TOKYO -- The U.S. is fully committed to help Tokyo handle China's repeated incursions into waters surrounding the Senkaku Islands, the commander of American forces in Japan said Wednesday.
"The United States is 100% absolutely steadfast in its commitment to help the government of Japan with the situation," Lt. Gen. Kevin Schneider, the highest-ranking U.S. military officer in Japan, said in an online news conference. "That's 365 days a year, 24 hours a day, seven days a week."
Chinese government vessels have sailed into the contiguous zone of the Japanese-administered Senkakus -- an East China Sea island chain that Beijing claims as the Diaoyu -- for more than 100 straight days. Schneider called the situation "unprecedented."
Chinese ships usually "would go in and out a couple of times a month, and now we are seeing them basically park and truly challenge Japan's administration," he said.
"The duration of the incursions is beyond anything that we've seen in a long, long time," he said.
Washington acknowledges that Japan administers the islands and has repeatedly said that the Senkaku Islands are covered by Article 5 of the U.S.-Japan Treaty of Mutual Cooperation and Security, which commits the U.S. to defend aggression against territories under Japanese administration.
But the U.S. has also said that it is neutral on the question of sovereignty, and for the most part has stayed away from the daily tensions between Japan and China in the waters.
Schneider's expression of explicit U.S. support is rare, and comes ahead of the end of a Chinese seasonal fishing ban scheduled for mid-August. Four years ago as many as 230 Chinese ships gathered around the Senkakus -- both fishing ships and Chinese Coast Guard vessels -- with some entering Japanese territorial waters.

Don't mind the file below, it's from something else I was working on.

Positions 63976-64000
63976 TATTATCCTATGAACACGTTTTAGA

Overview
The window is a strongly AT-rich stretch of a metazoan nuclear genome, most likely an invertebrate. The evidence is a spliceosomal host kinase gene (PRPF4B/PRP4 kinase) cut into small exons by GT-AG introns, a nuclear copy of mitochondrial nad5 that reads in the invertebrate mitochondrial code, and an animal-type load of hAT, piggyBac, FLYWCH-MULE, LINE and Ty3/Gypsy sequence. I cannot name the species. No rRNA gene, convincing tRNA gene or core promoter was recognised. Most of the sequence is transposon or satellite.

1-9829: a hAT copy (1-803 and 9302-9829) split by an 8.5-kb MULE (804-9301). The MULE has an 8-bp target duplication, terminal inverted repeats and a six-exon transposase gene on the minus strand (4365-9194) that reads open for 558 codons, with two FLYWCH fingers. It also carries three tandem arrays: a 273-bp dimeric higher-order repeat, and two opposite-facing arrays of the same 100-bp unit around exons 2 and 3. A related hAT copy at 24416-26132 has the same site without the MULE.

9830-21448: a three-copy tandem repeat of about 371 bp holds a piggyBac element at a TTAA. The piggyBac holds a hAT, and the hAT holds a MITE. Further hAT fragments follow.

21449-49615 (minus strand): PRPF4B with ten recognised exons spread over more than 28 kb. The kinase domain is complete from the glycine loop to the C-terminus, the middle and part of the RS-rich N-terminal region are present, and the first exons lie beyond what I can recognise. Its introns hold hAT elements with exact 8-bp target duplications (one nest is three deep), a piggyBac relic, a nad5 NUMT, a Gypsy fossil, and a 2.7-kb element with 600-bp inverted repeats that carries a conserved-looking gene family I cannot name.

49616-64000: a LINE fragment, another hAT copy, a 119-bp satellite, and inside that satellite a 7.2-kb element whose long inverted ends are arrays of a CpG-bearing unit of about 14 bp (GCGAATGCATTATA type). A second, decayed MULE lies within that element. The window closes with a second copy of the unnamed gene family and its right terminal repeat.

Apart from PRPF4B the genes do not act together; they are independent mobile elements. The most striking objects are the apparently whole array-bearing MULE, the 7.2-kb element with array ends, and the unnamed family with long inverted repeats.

He said that the U.S. was offering Japan surveillance and reconnaissance assistance to assess the situation.
It comes a day after the U.S. and Australia pledged to forge a "network of nations" to check China, and also after the joint rejection by Washington and Canberra of Beijing's maritime claims in the South China Sea, where the People's Liberation Army is currently conducting live-fire drills.
In the South China Sea, the "nine-dash line" area claimed by Beijing overlaps the United Nations-mandated exclusive economic zones of Brunei, Indonesia, Malaysia, the Philippines, Taiwan, and Vietnam.
Since the U.S. State Department formally rejected China's claims to the nine-dash line earlier this month, the U.S. Navy has upped the ante by conducting trilateral naval drills with Japan and Australia, as well as bilateral exercises with India. There are reports that the four countries-- all part of the informal Quadrilateral Security Dialogue, or Quad -- could formulate a formal joint military coalition soon.
In line with the U.S.-Australian "two plus two" meeting Tuesday between the U.S. secretaries of state and defense and Australia's foreign and defense ministers, Lt. Gen. Schneider also urged multilateral cooperation to curb Beijing's expansion in the East and South China seas. Reflecting Washington's toughening stance against the Chinese Communist Party, he said the maritime activity was not a U.S.-China dispute, but rather a matter of China against the world.
Regarding Japan's decision to suspend its deployment of the U.S.-developed Aegis Ashore missile shield, Schneider stressed that Washington will continue working closely with Tokyo regardless of what it decides or what equipment it purchases.